Gentle Care for your home, pets, plants & horses
e ring in a new year with our popular new feature showcasing reader photos of our Southwest “zoo.” This friendly coyote was snapped by Pam Cherrington of Deming, who writes, “‘Pretty Boy’ was our guest for almost two years. He would lie in our garden and rest and get a drink and a snack.”
575-313-3784 4200 N. Arrowhead Road • Silver City, NM 88061
Providing all types of Masonry Construction services including Concrete Pumping.
David Gaughan of Fairacres shared this photo of a burrowing owl.
SERVING ALL OF NEW MEXICO.
DO IT RIGHT THE FIRST TIME!
575-538-0986 • EMAIL: email@example.com
575-538-2878 • CELL: 575-313-4030
One Man & A Truck
Silver City • 590-3127
Yard Services, Hauling, Tree trimming
Commercial and Residential
We do it…when we say we’ll do it!
Licensed and Insured
These two pictures of bighorn sheep were taken by Quinn Leahy, age 13, in the Gila Wilderness.
Custom Furniture and Cabinets Refinishing • Trim and Moldings Select Hardwoods Dealer
firstname.lastname@example.org• Bayard, New Mexico
WINDOWS DOORS CABINETS
1902 N. Swan Street • Silver City, NM 575-534-4110
Jeff Brailey of Deming sent along this beetle close-up with a note: “My wife Lori and I moved to the desert near Rock Hound State Park a little over a year ago. In October of this year, my wife discovered this beetle near the steps of our trailer. I had never seen one like it, but after a bit of research, I decided my black-and-red-striped blister beetle is a Megetra cancellata. It stayed near the front of our trailer for two days.” Share your own photos of local creatures great and small. Send to editor@ desertexposure.com or mail to PO Box 191, Silver City, NM 88062, and include your postal address for a little thankyou. k
“You become responsible forever for what you’ve tamed.”
Free Estimates—Environmentally Friendly
—Antoine de Saint-Exupéry
in the Silver City Area
call Daniel Freeman at 536-3078
Silver City, NM • (575) 388-1830 email@example.com
Scott Thomson Horsemanship
According to the Amazon writeup supplied by the congressman, “In his own words, Stevan Pearce describes his amazing journey and the events that shaped his life from an extremely humble beginning on a tiny hardscrabble farm to owning a company in the oil industry of southern New Mexico to being elected to the US Congress. But as remarkable as his success story is, it is merely the backdrop to the transformation of his life what was going on behind the scenes. This book is his personal story of overcoming a life riddled with overwhelming insecurities and fears, introversion and shyness, the embarrassment of poverty, and a lack of vision to see what other children seem to see naturally.” Says Pearce, “The real story is my fight to overcome these internal obstacles, a fight I found far more difficult than overcoming the ones placed in my life by external forces. For so long, I kept myself locked in a cell of fear, unable to move from where I was to where I wanted to be. But the doors that restrain us, I’ve found, are seldom locked. With a little push, they swing wide to welcome a life we never imagined. If just one person pushes at those closed doors, then this book and this story will be worthwhile.” Says one Amazon reviewer, “I was personally convicted by reading this book to be more diligent in demonstrating my Christian values in my actions. This book is uplifting and gives one hope in this troubled world.” k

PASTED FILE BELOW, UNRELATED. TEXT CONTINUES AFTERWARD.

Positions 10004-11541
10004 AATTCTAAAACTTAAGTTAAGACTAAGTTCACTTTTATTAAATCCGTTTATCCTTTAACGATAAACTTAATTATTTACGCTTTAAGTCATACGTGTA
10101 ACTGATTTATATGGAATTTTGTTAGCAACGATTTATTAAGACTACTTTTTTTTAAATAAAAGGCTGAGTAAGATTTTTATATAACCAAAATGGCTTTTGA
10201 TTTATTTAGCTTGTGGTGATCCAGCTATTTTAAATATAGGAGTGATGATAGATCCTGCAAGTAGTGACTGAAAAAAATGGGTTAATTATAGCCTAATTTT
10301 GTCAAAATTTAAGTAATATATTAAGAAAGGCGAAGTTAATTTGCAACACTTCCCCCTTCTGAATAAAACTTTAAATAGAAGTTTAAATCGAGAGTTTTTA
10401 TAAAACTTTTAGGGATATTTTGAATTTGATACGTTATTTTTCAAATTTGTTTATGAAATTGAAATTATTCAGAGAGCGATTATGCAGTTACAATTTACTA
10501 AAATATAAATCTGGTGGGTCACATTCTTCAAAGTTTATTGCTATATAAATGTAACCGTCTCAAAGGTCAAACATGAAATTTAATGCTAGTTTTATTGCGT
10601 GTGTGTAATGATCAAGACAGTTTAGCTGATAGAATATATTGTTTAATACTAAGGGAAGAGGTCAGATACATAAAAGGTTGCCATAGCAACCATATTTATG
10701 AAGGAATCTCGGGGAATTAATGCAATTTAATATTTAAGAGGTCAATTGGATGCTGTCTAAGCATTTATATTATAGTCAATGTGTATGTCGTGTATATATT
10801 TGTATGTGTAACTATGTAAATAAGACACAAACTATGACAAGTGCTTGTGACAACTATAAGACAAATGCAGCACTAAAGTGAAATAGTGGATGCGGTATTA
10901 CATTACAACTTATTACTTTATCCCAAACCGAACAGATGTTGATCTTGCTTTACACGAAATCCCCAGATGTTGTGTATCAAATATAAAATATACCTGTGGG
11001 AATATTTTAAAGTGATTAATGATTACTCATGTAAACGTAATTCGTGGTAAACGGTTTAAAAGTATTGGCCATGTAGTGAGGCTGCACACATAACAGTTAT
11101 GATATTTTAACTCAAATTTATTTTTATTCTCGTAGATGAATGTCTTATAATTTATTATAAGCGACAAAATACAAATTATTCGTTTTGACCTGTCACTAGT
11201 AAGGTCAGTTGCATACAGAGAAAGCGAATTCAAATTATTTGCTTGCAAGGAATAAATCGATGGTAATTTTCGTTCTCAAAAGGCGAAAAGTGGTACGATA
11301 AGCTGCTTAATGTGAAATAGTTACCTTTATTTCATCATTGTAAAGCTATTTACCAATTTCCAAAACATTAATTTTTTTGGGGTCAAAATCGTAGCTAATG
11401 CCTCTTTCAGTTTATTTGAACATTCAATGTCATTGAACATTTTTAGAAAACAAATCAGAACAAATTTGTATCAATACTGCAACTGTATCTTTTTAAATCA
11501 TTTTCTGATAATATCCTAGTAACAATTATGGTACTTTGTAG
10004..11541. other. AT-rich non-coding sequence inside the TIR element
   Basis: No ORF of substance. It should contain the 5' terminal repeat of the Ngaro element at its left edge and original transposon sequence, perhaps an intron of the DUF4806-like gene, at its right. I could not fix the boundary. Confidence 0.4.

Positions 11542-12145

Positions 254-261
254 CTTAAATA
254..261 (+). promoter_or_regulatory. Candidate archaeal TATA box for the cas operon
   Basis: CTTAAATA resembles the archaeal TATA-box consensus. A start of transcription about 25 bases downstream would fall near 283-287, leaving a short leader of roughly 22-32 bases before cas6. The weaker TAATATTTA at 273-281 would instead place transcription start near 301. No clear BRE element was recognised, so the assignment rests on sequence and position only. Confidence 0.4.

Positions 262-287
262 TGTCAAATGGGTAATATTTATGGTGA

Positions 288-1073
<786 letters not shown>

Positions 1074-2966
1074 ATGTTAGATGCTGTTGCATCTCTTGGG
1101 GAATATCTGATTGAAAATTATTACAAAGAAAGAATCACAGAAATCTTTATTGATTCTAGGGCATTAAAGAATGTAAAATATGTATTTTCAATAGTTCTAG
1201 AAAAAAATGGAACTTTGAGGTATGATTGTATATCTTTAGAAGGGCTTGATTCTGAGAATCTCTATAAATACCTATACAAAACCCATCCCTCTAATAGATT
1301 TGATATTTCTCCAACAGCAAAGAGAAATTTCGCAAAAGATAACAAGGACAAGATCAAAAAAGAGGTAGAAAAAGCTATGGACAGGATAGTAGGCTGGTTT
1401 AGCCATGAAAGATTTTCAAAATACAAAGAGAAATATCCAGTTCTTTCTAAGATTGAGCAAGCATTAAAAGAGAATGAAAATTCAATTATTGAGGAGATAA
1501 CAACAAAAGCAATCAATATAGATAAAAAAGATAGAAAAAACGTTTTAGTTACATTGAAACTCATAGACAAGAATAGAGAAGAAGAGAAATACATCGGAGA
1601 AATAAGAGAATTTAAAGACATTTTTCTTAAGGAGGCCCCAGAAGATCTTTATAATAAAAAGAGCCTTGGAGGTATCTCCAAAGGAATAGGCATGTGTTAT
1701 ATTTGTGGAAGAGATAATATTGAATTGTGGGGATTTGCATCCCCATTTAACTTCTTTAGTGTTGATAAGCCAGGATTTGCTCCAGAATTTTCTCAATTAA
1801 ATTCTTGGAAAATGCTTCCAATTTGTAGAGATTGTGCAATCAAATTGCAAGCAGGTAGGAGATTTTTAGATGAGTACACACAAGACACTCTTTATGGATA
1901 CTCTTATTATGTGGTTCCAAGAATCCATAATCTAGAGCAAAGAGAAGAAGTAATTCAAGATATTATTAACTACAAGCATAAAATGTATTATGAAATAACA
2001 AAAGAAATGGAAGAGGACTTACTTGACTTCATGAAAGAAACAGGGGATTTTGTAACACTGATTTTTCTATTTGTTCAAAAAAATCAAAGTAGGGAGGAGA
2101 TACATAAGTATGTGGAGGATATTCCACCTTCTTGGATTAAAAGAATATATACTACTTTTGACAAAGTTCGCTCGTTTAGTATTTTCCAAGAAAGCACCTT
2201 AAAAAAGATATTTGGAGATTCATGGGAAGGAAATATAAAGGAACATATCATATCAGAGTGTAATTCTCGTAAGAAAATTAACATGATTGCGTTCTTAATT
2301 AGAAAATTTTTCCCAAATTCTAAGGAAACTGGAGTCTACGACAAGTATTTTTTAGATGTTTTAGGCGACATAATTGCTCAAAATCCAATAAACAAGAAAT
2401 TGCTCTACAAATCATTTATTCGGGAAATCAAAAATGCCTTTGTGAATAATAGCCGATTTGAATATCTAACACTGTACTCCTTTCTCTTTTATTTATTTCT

Steve Pearce—yes, that Steve Pearce—pens a memoir.
he first year of the 113th Congress may have been famously unproductive, but not for New Mexico Second District Rep. Steve Pearce, who found time to write a memoir. The book, Just Fly the Plane, Stupid!, takes its title from a pep talk the future congressman gave himself as panic began to set in during a harrowing 1998 flight across West Texas. Pearce, a former US Air Force combat pilot in Vietnam, was flying his private plane and encountered rough weather. In the scene that opens the book, he almost doesn’t make it—but does, of course, and goes on to be elected to Congress in 2002. “As an aircraft commander and instructor pilot in the Air Force, I had given instructions to other pilots in training situations,” Pearce writes. “Now I was instructing myself, aloud. It was the last lifeline I could find.” The 479-page book was self-published under his full name, Stevan Pearce, and is available for $22.95 from Amazon or www.justflytheplanestupid.com.